Question 3: How challenging is balancing the class work with your work/life?

Dan Dipiazzo, VP of Marketing at Busch Gardens and Water Country USA: Well, that’s a great one, and it depends on what day you ask me what answer I’ll give probably. Because I won’t lie, it is challenging, and I think it should be challenging. This is a master’s degree program, it shouldn’t be something you can just phone in. As an example, today I had strategy meetings at work, I’ve been up to my eyeballs in that, I’m doing this, and I’ve got to bust home because today is the last day to turn in our last assignment for this session and I’ve got about four hours to crank that thing out. Not that I’ve waited totally until the last minute, I’ve been working on it, but it’s something you have to juggle, but it’s doable. I think the great thing is that you get the layout of the course at the beginning, you know what the assignments are and when they’re coming, and you can balance that yourself. I think that is a real key. I knew I had three assignments that were due today, I managed to get a couple of them done and turn them in over the weekend because I knew I was going to have some rough days ahead at work, so you have to judge for yourself where you can find those opportunities. It is demanding and it is a stretch, but it is a relatively short period of time and I think it’s worth it so far.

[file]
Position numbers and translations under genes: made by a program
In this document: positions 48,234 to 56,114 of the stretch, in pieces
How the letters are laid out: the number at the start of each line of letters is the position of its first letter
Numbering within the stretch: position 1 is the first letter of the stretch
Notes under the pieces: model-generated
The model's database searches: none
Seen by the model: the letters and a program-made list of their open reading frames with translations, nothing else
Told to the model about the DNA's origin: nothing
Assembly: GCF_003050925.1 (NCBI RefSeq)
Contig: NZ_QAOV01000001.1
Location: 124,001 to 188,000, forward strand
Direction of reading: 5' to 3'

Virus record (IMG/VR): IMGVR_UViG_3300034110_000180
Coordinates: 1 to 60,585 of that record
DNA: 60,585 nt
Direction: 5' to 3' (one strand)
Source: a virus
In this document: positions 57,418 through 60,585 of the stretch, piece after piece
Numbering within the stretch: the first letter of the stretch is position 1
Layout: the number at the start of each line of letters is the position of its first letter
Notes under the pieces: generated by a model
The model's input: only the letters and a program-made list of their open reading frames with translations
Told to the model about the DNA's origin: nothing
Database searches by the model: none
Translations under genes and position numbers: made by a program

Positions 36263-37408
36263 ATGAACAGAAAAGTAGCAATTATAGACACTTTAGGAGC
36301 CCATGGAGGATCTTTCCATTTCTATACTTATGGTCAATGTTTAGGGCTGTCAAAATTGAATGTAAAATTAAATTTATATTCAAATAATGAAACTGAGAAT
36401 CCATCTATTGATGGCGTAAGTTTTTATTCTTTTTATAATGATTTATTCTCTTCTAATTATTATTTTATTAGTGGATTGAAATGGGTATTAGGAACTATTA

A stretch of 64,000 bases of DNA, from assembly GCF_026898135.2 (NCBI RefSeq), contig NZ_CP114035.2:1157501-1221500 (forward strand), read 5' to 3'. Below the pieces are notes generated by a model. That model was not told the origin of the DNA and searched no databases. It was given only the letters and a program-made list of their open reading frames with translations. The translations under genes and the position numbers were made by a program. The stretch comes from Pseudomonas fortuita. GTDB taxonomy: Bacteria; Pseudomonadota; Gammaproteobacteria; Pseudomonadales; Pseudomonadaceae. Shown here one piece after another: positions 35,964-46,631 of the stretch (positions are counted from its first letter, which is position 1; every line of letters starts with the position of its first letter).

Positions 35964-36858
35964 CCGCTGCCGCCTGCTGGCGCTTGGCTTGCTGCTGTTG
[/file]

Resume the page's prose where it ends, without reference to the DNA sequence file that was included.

Question 4: If you travel for work, are the professors flexible regarding work schedules?

Katy Jones: Dan, your story kind of made me smile and chuckle, because I’ve had many a Wednesday night where you get home and you’re like “Okay, now I’ve got to get down to business,” but at the same time you can frontload the work if you know you have something where you’re just going to be unavailable and you’re travelling or if you have life. Sundays -- a lot of weekends -- were school days for me to really focus, get heads down, get out of the house, go to the local coffee shop. But when I’m travelling, the discussion boards are obviously accessible twenty four hours a day so you can do them at any time. I’ve definitely seen my classmates post at all times of the evening and early morning. And really the communication a lot of times with the professors specifically is over email, so again because of the remote nature of the coursework, travelling is not an issue. Just having an internet connection is all that is required to get the work done and communicate with your professor. Again, I travel quite a bit and have not had an issue with connectivity.

Question 5: With such a fast-paced program, do you ever feel overwhelmed? If so, does WVU have resources to assist you or do you need to look for outside assistance?